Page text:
Singing Maundy Thursday

After the meal, they sang a psalm and went out of the city to the Mount of Olives” (Mark 14:26, The Voice).

What had just happened? The Passover meal is one of the holiest moments of the Jewish year. It is a time to remember how blessed God’s people have been. Even during the darkest days, God was present and active. God delivers His people.

But during the meal, this special meal, Jesus was being all cryptic with His, “So I’m gonna die soon” talk. And then Judas—a friend, companion, partner in the journey—leaves; apparently to go betray Jesus.

Holiness, gratitude, confusion, betrayal.

And they all sang a song.


For the first Sunday in weeks, all the families involved in the accident were present at church. More than that, the people who witnessed the accident and stopped to help were able to attend. Also, the first responders were invited to attend this special worship assembly.

It was a church that had two worship services. The family whose child died was unable to attend both the second service. It was too emotional; too painful. For the church as a whole, it was difficult to process the death of a young child. It was difficult to understand how this could happen. But there was also a sense of gratitude for how the community came together to lend love and support to one another.

It was a holy moment.

Holiness, gratitude, confusion, questioning.

And they all sang a song: “You give and take away; My heart will choose to say, ‘Lord, blessed by Your name.’”


The power of music.

Joy. Sorrow. Confusion. Holiness. Irreverence.

There is music for every mood.

Jesus was about to give His life for all people. He was about to be betrayed, arrested, beaten, denied, deserted, crucified, buried, and resurrected.

And He sang a song.

The most important event in the history of the world was about to take place.

But not until after the singing of a hymn.

When Worship Become Exercise

I started doing something new about two months ago.

I turned my worship into exercise.

The denomination I grew up in has done a great job with the intellectual aspect of worship. I once heard someone say that we have beat “decently and in order” to death. We have been afraid to go too far in worship for fear of doing something wrong, so we have studied, analyzed, and logic-ked our way into doing all the right things and avoiding all the wrong ones.

And I appreciate that.

But I think somewhere along the way we missed the point.

I appreciate our journey because worship is more than just experiencing an emotion. Worship is more than being made to feel good. Worship is more than manipulating someone’s experience to make them feel as if something magical has happened.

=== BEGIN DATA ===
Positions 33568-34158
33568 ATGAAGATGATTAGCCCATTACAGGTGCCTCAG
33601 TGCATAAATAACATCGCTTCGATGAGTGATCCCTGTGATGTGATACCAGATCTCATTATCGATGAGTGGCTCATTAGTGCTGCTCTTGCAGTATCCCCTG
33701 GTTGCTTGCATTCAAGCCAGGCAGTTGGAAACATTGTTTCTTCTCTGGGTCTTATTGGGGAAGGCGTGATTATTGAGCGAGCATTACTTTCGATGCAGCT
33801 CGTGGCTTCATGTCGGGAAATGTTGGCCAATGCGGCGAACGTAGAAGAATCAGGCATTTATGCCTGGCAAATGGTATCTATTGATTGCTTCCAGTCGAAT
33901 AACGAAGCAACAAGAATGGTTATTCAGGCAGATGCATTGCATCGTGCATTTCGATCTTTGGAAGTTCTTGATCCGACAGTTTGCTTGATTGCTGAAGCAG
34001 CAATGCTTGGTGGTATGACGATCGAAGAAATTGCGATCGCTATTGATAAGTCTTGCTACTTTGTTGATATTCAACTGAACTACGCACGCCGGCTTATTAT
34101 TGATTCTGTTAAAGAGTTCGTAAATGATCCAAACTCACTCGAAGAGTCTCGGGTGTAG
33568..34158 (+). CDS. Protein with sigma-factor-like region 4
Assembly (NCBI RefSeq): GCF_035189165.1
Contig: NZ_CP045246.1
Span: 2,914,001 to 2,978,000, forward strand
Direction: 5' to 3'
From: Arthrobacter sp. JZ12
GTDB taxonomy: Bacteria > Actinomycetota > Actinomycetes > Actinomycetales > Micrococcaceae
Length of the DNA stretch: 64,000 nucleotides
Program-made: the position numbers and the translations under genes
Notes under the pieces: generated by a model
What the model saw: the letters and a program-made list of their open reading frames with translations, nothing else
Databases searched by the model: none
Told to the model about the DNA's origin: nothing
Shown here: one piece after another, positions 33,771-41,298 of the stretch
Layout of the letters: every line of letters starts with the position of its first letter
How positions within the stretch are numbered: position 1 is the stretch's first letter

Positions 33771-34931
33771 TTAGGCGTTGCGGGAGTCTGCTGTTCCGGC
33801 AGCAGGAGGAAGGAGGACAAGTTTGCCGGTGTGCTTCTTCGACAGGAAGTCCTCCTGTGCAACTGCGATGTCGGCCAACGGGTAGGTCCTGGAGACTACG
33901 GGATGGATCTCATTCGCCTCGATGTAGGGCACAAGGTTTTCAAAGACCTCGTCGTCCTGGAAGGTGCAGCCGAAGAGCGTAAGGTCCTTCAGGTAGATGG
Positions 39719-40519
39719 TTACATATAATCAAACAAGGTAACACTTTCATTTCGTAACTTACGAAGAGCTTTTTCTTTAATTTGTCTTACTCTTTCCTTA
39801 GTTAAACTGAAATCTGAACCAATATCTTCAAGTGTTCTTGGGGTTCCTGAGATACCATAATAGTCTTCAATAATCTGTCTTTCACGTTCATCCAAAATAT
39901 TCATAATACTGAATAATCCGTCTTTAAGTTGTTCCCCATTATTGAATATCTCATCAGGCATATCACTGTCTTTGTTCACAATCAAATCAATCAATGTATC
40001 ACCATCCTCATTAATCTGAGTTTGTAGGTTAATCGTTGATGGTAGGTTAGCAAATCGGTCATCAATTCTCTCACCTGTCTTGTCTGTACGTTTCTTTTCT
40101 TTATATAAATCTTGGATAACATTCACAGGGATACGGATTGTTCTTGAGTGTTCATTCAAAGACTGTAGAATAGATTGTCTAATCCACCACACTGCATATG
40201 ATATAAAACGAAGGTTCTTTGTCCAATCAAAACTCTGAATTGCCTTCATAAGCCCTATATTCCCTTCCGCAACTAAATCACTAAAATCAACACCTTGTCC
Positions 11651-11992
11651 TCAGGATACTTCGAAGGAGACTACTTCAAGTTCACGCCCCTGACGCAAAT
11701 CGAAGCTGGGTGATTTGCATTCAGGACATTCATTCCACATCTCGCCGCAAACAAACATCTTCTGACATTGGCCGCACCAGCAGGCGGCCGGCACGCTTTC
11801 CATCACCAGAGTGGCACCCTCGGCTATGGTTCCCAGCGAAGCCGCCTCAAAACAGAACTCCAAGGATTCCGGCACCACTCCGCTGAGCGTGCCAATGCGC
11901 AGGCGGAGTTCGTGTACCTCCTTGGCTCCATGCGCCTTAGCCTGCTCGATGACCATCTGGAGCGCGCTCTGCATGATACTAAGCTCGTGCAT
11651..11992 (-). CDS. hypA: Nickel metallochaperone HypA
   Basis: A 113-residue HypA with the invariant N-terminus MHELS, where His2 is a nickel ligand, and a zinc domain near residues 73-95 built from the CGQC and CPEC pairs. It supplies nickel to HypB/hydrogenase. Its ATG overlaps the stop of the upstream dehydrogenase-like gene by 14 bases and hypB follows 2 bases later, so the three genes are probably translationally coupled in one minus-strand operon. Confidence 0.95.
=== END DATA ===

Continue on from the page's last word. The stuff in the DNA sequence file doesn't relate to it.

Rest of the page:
But we have missed the point that worship does involve more than just what we know about it. Worship is about so much more than making sure we are “doing it right.”

My worship journey has been blessed by worship experiences within my denomination but with different ethnic groups. There is a freedom found in worship when joining with people who do not look like me.

My worship journey has been blessed by leaving the walls of my own denomination and worshipping with brothers and sisters in many different groups: Catholic, Lutheran, Baptist, Episcopalian, and people that aren’t part of a denomination—only Christians joining to worship.

My worship journey most recently has been blessed by worshipping with a group of people who have nothing; at least, nothing by this world’s standards. And when you have nothing, you give everything you have when worshipping with all your heart.

So my journey took me to a small campground in a town called Leuders, TX; a weekend spiritual retreat of sorts. Much of the weekend is spent singing (for my C of C friends, I must let you know it is singing that includes instruments). I like to think of myself as somewhat intelligent. I know for certain that I am incredibly emotional. So worship for me is both a cognitive and emotional experience.

But something happened on this weekend retreat. I needed to add something. I did not feel that with my mind or with my emotion I could express fully my appreciation, love, joy, or worship.

So I added exercise. Worship aerobics, if you will.

When we were singing, I found myself tapping my foot. I started stomping, instead. I found myself raising one hand about to eye level. I started raising both as high as I could. I was rocking back and forth a little bit to the beat. I started standing on the tips of my toes and stretching as the singing grew louder.

It was exhausting.

It was awesome.

And I have kept doing it.


Worship is more than knowing the right things to do.

Worship is more than experiencing an emotion.

Worship is more than just moving to the beat.

Worship is all of that. And it is so much more. When I worship, I am trying to express my love to God. I am trying to express my thanks for all that He has done in my life. I am trying to express the joy I feel.

So worship God. With all your…





And exercise when you worship.